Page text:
What I like most about these episodes is that the answers aren't so cut and dried. We also have real, three-dimensional characters and there's an emphasis on just how desparate this situation is. Yes, there's time for some fun such as Baltar's game of cards with Starbuck and company. But that's only a ruse for Baltar to play for time so his role as a Cylon agent won't be detected jut yet. Also, the Cylon's manipulation of Baltar based on his beliefs is compelling and I am hopeful we'll see this continue to develop as the season goes along.

So, I will admit it--I'm hooked on the new Battlestar Galactica. Just like the first one hooked me so many years ago. (Only this time I doubt I'll be making up nearly as many adventures in the back yard for the Galactica crew!)

Enterprise: Daedulus
I guess it was only a matter of time before Enterprise came back to earth a bit. After seven stellar episodes in a row, we get an episode that was good, but just not great with "Daedelus." Meeting the inventor of the transporter should have been a lot more fun, more intriguing and more interesting than what we got here. The script felt like it was cobbled together with strong portions of other Trek shows over the years, but it failed to really do anything new or different with the material. We didn't really cover any new ground and that left the entire hour feeling a bit hollow.

Part of it is that the audience knows this whole project is doomed to failure since we don't have the transporter technology being tested here in the future Trek that we've seen. That either means it's going to fail spectacularily or the inventor is up to something. Turns out it's the latter and while his motivation could be interesting--guilt over losing his son in the initial tests and possibly a way to get him back--that gets lost in the script's complete lack of focus. On the one hand, we have a genius dealing with his reputation and trying to live up to it while deceiving his good buddy, Jonathan Archer. We've also got in there--wacky area of space threatens the ship and crew. It doesn't take long to jump from point a to point b and see how these things are connected. In fact, I guessed that they were trying to rescue Embry's son the first time wacky distoration person appeared on screen, thus ruining the turning point of the entire episode for myself.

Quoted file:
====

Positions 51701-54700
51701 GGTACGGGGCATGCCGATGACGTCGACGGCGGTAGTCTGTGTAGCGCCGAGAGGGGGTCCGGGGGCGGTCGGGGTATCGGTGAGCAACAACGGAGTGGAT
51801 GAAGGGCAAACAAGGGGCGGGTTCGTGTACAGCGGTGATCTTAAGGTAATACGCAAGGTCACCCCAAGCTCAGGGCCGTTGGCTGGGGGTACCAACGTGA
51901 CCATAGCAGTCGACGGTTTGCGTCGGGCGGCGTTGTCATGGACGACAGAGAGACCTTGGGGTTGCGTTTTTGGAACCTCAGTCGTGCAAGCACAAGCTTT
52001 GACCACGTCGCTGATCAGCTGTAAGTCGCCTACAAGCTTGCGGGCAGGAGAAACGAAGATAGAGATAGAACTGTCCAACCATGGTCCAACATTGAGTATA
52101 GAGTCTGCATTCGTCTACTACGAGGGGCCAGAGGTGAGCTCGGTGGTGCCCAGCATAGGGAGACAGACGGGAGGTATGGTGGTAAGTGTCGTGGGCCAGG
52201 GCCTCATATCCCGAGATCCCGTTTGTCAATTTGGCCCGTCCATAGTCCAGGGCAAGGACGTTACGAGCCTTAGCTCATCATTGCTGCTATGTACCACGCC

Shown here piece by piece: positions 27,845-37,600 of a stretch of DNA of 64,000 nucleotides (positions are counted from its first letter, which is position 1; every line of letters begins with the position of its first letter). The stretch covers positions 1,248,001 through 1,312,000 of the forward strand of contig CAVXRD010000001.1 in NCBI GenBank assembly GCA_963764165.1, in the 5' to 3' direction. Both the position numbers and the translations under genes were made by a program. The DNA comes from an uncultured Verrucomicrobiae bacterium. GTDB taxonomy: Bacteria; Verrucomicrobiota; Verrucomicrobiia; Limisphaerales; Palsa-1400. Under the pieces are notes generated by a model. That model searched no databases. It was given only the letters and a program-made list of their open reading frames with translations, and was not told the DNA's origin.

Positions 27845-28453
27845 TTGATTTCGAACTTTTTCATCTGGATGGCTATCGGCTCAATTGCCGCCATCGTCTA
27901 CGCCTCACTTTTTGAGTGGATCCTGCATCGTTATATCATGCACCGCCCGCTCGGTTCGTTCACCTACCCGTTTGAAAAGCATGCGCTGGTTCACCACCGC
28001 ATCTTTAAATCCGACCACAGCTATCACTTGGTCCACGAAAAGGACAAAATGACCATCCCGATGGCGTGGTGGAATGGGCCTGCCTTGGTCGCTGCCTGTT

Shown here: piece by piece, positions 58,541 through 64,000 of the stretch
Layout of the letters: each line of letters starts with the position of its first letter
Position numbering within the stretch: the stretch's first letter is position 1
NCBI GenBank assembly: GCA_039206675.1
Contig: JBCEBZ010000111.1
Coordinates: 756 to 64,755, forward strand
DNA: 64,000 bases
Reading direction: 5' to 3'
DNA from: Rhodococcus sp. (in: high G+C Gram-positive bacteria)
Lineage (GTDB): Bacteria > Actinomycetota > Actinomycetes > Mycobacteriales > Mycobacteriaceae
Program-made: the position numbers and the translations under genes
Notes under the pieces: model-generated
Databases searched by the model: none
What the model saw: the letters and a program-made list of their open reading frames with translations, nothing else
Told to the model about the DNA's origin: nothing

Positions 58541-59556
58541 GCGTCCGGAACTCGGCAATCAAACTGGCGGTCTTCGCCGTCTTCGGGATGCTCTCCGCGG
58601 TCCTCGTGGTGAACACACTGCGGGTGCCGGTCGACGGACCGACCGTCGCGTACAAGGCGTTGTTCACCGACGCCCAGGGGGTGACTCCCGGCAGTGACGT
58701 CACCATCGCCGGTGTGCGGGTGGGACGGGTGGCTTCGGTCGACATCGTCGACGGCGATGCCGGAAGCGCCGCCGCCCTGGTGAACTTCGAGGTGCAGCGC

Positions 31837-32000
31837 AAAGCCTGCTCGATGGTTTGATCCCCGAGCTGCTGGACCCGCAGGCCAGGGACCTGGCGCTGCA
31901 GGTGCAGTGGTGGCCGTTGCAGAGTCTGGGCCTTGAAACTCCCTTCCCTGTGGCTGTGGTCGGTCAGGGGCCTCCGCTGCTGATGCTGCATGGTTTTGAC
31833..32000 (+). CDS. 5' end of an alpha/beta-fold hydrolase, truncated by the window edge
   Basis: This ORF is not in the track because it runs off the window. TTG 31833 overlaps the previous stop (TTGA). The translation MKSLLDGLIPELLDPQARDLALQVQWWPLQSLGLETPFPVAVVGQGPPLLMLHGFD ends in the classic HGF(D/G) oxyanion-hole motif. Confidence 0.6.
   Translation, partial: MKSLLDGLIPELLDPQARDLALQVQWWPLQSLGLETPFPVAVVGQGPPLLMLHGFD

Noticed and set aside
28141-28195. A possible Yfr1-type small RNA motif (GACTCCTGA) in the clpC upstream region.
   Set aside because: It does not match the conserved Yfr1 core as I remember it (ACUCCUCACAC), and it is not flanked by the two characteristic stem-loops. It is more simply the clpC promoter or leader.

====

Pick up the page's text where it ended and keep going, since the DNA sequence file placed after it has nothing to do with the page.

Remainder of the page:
Meanwhile, I have to admit this episode did have a few redeeming qualities. I liked how Enterprise is exploring the affects of previous stories on character--namely the Trip and T'Pol relationship. Those scenes actually carried some weight and were intersesting. As was Archer's single-minded obsessiveness at helping Embry fulfill his experiments. For a few minutes, I thought that Tripp and T'Pol were going to mutiny on him, but alas they don't. An interesting question I found myself asking--were this not a personal friend of Archer's would he have been as single-minded in his quest to see the experiments fulfilled?


posted by Michael Hickerson at 1/17/2005 11:02:00 AM | |